Barnum&Lynn luni'r pn dia ITo (JO
' i n it jfj
it i tt tt ( rC)
Western Wheel gercper Co scraper
district No. 0 . , . ... . . .... .
Western Wheel Scraper Co scraper
district No. 10
Murty & Shank Imbr dist No 24
it tl ti tt
C N Folson " " " 5
Claims cc county road fund:
Wm Edgar viewing road
W P Critch field same'.".''. . . . ; . .
Isaac Hollenbeck same
Gould and Asin sprapers
II D Barr swearing iesyei'3. ....
W Gibbcuson bill,-allowed on
road damage oy i CArrcct1
of commissioners' proceedings
of June session
A C Mayes yiewing road 2 2
M A Hampton same
II D Barr swearing viewers 1
Claims allowed on bridge fund:
B & 31 R R Co lumber and piling 21
Johnson Bros piling for bridge 8
S C Patterson hauling piling. ... 4
W M Rouse grading approch-
ment to bridge , . , . 19 7
Milwaukee Bridge & Iron Works
Ashland Lumber Co., lumber 19
Snell & Gould, nails for bridge
In the matter of petition for relocation
of county road on sec. 20-12-14. the same
was granted as petitioned for, and rec
ommended by appraisors, and amount of
damage allowed Geo. Goose $16.90.
Costs bills allowed:
State vs. Mrs. Watson 4
" Kennedy 30
" Louis Pierce 17
" Wagner Harvey 15 draft
Ordered that the time be extended on
the leese to school la".rl Ou ne or of the
sw qr of sec yC-11-12, for the term of
- Hoard anpooiuted Dr. J. A. nassenger
county physician for Louisville and vi
cinity for one year from July 1, 1888, at
a salary of $50 a year, and the appoint
ment of A. V . Robinson is hereby revoked
Official bond of S. P. Ilolloway as con
stable for Plattsmouth approved.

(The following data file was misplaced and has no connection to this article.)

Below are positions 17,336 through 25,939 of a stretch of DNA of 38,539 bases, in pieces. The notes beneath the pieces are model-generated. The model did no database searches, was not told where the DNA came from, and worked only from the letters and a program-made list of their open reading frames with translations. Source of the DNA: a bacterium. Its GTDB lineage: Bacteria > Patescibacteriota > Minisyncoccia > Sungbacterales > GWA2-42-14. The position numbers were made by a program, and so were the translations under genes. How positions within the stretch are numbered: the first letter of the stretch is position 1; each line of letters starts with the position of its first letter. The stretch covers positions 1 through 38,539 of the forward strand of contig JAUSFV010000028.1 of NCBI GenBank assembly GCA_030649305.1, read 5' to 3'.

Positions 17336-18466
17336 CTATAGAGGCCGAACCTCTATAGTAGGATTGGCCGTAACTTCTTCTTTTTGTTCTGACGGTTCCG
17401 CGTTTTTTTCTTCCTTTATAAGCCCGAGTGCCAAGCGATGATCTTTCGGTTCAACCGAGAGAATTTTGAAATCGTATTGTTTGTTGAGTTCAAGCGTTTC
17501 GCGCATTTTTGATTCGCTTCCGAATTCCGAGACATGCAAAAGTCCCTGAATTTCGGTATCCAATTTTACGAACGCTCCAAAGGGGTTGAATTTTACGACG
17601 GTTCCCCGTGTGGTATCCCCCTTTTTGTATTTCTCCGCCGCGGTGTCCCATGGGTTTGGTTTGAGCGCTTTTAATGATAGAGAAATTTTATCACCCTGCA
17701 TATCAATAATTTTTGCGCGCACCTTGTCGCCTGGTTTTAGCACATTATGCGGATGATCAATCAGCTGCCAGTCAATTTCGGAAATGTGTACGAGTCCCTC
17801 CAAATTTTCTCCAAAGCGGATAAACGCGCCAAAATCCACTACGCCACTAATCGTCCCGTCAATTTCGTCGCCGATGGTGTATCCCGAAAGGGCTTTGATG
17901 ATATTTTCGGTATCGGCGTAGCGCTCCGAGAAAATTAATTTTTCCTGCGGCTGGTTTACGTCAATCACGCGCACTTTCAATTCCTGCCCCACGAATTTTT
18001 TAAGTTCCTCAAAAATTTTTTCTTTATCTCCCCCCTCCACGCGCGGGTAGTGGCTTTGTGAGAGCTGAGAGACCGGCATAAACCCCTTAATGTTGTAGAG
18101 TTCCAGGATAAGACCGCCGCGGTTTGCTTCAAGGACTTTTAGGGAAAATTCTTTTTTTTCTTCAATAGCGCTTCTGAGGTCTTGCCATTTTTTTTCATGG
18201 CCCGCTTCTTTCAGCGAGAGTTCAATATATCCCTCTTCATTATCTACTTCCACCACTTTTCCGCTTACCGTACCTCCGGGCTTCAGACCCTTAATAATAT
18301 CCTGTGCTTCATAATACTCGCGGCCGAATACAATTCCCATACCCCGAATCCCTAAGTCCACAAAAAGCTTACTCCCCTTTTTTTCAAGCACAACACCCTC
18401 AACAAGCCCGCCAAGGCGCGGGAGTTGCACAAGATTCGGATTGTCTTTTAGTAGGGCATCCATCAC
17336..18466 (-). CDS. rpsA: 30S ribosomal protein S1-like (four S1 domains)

Road petition for road between section
5 and G and 7 and 8 in Avoca precinct,
laid over until board examine the pro
posed route for road.
Ordered that the supplies to the follow
ing paupers by the county be suspended:
I. Bates, B. F. Lambert, Wm. Hill Eaten,
Ira and Dora Flasbnian for keeping pau
pers, and Mrs. Fogarty for keeping Ellen
Board adjourned to meet tomorrow,
July, 11, 1888. Full board present when
the following work was done.
The matter of petition for druggists'
permit to sell ppiritious, malt, and various
liquors, in the village of Manly came in
for hearing after due consideration of
petition and remonstrance, the board de
cided that the permit be not granted.
Petition of Rose Ann Decker to have
road receipt cashed, given in 1874 and
County clerk ordered to notify each
druggist having a permit to sell liquor
issued by county commissioners, to file a
good and sufficient bond with county
clerk according to law on or before Aug.
, " . 1 1 .
II, Joes, ana 10 comply wiin tne law in
regard to tiling report of liquors sold, or
their permit will be revoked. .
' . Board adjourned to meet tomorrow
Board met pursuant to 'adjournment,
full board present.
The board after examining a road lo
cated on half section running north and
south between ne qr and nw qr of Sec.
24-12-10 in South Bend precinct, agreed
with one, N. J. Fountain, owner of sout'i
half of nw ur. of said Sec, that upon tne
sininc of a contract for the location of
a county road running around a creeK on
eniil lino instead of crossing said creek
twice, the comissioners would pay out of
Co. Bridge Fund to said Fountain the
sum of $300 for damage in locating said
road. The same to be suryed and platted
and used as a county road on and after
date according to the above agreement.